The function of this library is inducing you to be extreme immersive mind state on the path to peak performance. You can handle your mind state by using this library which is able to control your brain waves by the binaural beats and the monaural beats.

Concept of Binaural beats and Monauarl beats

According to a popular theory, brain waves such as Delta, Theta, Alpha, Beta, and Gamma rhythms tend to be correlated with mind states. The delta waves(1-3 Hz) are regarded as the slowest brain waves that are typically produced during the deep stages of sleep. The theta waves(4-7 Hz) are offen induced by the meditative state or focusing the mind. The alpha waves(8-12 Hz) are associate with relaxed state. The beta waves(13-29 Hz) are normal waking consciousness. The Gamma waves(30-100 Hz) are the fastest of the brain waves and associated with peak concentration and the brain's optimal frequency for cognitive functioning.

By a theory of the binaural beats, signals of two different frequencies from headphone or earphone are presented separately, one to each ear, your brain detects the phase variation between the frequencies and tries to reconcile that difference. The effect on the brain waves depends on the difference in frequencies of each tone. For example, if 400 Hz was played in one ear and 430 in the other, then the binaural beats would have a frequency of 30 Hz.

The monaural beats are similar to the binaural beats. But they vary in distinct ways. The binaural beats seem to be "created" or perceived by cortical areas combining the two different frequencies. On the other hand, the monaural beats are due to direct stimulation of the basilar membrane. This makes it possible to hear the beats.

Please choose either binaural beets or monaural beats. If you set up 5 Hz, your brain waves and the frequency can be tuned and then you are able to be the meditative state or focusing the mind. Or what you choose to be relaxed state is the alpha waves(8-12 Hz).

Author

  • chimera0(RUM)

Author's websites

References

  • Brandy, Queen., et al., (2003) “Binaural Beat Induced Theta EEG Activity and Hypnotic Susceptibility : Contradictory Results and Technical Considerations,” American Journal of Clinical Hypnosis, pp295-309.
  • Green, Barry., Gallwey, W. Timothy., (1986) The Inner Game of Music, Doubleday.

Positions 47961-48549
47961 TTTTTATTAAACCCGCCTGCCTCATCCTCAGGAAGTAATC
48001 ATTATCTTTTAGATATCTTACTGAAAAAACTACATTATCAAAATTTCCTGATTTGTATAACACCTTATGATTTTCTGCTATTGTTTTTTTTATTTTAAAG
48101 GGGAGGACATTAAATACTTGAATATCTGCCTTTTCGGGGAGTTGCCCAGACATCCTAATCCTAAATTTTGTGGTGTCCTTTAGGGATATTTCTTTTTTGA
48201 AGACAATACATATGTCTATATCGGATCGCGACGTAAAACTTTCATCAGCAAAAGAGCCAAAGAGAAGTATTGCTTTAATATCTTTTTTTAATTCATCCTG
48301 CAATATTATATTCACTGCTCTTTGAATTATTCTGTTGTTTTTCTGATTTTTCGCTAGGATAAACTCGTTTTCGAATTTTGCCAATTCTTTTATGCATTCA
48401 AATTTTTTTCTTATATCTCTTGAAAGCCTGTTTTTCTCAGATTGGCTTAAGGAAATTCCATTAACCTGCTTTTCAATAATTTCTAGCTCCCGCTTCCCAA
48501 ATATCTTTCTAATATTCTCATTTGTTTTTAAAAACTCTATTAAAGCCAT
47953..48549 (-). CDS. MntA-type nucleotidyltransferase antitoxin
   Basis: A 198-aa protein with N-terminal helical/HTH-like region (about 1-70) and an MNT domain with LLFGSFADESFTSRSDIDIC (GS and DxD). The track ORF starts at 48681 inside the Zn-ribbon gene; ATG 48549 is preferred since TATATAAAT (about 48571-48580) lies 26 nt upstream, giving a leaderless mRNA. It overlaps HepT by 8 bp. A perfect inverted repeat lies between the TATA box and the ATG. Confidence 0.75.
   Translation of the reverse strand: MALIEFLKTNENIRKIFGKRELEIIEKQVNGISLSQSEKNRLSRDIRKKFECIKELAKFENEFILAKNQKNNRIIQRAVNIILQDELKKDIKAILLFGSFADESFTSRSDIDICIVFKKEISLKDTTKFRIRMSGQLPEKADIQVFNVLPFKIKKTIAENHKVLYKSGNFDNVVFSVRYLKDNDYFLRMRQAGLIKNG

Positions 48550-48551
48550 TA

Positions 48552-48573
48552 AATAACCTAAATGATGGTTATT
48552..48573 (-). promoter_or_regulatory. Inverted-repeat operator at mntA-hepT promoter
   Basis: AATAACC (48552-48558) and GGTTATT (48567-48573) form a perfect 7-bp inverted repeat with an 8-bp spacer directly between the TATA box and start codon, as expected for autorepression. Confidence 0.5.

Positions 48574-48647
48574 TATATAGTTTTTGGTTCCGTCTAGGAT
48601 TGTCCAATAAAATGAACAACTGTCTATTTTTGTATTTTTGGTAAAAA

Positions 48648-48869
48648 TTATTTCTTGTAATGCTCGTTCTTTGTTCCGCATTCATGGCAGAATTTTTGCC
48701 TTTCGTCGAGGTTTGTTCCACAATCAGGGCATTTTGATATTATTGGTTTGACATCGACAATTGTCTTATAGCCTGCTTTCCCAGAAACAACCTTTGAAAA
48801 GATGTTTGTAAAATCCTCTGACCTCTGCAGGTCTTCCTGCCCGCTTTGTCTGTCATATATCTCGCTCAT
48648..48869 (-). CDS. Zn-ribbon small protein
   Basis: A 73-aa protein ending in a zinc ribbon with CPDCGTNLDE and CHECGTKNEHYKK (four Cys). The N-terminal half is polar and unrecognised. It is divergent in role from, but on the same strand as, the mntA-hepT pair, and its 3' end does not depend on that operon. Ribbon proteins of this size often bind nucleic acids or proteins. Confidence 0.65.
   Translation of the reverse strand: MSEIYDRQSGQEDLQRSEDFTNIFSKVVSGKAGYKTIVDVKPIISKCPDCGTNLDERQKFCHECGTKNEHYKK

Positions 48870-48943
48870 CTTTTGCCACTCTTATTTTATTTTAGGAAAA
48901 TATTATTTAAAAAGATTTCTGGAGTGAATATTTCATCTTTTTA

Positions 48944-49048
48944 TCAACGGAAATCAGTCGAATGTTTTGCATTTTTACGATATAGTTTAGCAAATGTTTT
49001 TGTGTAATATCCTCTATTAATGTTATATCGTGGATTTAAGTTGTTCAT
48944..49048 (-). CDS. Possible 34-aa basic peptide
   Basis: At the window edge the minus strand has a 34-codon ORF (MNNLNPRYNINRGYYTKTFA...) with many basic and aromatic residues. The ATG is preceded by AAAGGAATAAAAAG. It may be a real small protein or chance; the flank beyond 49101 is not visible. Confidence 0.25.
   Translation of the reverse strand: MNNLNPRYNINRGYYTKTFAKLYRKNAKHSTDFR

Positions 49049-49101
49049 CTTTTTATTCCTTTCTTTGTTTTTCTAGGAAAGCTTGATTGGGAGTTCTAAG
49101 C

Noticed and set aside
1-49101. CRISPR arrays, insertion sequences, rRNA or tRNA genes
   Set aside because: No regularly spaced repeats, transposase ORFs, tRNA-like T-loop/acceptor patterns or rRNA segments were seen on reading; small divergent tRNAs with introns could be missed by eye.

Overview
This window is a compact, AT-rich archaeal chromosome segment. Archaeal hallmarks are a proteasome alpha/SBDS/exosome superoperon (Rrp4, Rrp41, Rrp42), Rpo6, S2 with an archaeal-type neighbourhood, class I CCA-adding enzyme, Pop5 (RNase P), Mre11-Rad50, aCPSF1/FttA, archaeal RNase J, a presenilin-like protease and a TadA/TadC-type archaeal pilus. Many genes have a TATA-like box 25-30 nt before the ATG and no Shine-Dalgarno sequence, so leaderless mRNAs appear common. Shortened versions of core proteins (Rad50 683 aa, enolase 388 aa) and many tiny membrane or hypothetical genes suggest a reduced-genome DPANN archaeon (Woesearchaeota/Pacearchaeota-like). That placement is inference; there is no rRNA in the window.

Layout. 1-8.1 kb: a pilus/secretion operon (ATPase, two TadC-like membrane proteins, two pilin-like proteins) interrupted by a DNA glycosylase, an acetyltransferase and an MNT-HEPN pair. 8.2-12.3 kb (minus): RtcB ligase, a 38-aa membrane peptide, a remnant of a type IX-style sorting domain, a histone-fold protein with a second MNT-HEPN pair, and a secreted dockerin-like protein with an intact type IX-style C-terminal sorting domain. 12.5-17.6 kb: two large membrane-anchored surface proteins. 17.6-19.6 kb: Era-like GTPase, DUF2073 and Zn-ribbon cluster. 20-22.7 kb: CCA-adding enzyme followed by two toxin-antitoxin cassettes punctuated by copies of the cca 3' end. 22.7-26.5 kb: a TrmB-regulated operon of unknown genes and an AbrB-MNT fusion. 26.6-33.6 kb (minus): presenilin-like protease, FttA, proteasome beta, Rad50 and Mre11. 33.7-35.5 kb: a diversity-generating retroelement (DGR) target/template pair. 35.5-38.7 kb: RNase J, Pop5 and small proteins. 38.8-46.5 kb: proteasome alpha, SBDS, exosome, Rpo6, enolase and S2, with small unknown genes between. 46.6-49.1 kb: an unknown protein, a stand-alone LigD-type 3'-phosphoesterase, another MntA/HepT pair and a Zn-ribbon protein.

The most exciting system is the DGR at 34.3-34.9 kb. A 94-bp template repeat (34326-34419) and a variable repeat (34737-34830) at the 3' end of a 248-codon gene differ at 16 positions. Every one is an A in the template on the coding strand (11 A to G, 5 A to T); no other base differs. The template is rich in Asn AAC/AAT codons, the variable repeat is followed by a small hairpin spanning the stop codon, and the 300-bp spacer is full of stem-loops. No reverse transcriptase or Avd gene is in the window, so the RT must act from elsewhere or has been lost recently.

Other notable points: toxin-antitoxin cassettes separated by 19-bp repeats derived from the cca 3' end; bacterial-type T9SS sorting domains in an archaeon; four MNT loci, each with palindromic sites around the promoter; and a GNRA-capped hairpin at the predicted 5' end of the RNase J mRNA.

• Kennerly, Richard Cauley., (1994) An empirical investigation into the effect of beta frequency binaural beat audio signals on four measures of human memory, Department of Psychology, West Georgia College, Carrolton, Georgia.
  • Kim, Jeansok J., Lee, Hongjoo J., Han, Jung-Soo., Packard, Mark G. (2001) “Amygdala Is Critical for Stress-Induced Modulation of Hippocampal Long-Term Potentiation and Learning,” The Journal of Neuroscience, Vol. 21, pp5222-5228.
  • LeDoux, Joseph. (1998) The emotional brain : the mysterious underpinnings of emotional life, London : Weidenfeld & Nicolson.
  • McEwen, Bruce S., Sapolsky, Robert M. (1995) “Stress and cognitive function,” Current Opinion in Neurobiology, Vol. 5, pp205-216.
  • Oster, Gerald., (1973) “Auditory Beats in the Brain,” Scientific American, pp94-102.
  • Radford, Benjamin., (2001) “Pokemon Contagion: Photosensitive Epilepsy or Mass Psychogenic Illness?,” Southern Medical Journal, Vol. 94, No. 2, pp197-204.
  • Steward, Oswald., (2000) Functional neuroscience, Springer.
  • Swann, R., et al. (1982) The Brain ? A User’s Manual, New York: G. P. Putnam’s Sons.
  • Takeo, Takahashi., et al., (1999) “Pokemon seizures,” Neurol J Southeast Asia, Vol. 4, pp1-11.
  • Vollenweider., Franz X., Geyer., Mark A. (2001) “A systems model of altered consciousness: Integrating natural and drug-induced psychoses,” Brain Research Bulletin, Vol. 56, No. 5, pp495-507.
  • Wahbeh, Helane., Calabrese, Carlo., Zwickey, Heather., (2007) “Binaural Beat Technology in Humans : A Pilot Study to Assess Psychologic and Physiologic Effects,” The Journal of Alternative and Complementary Medicine, Vol. 13, No. 1, pp25-32.
  • Westman, Jack C., Walters, James R. (1981) “Noise and Stress : A Comprehensive Approach,” Environmental Health Perspectives, Vol. 41, pp291-309.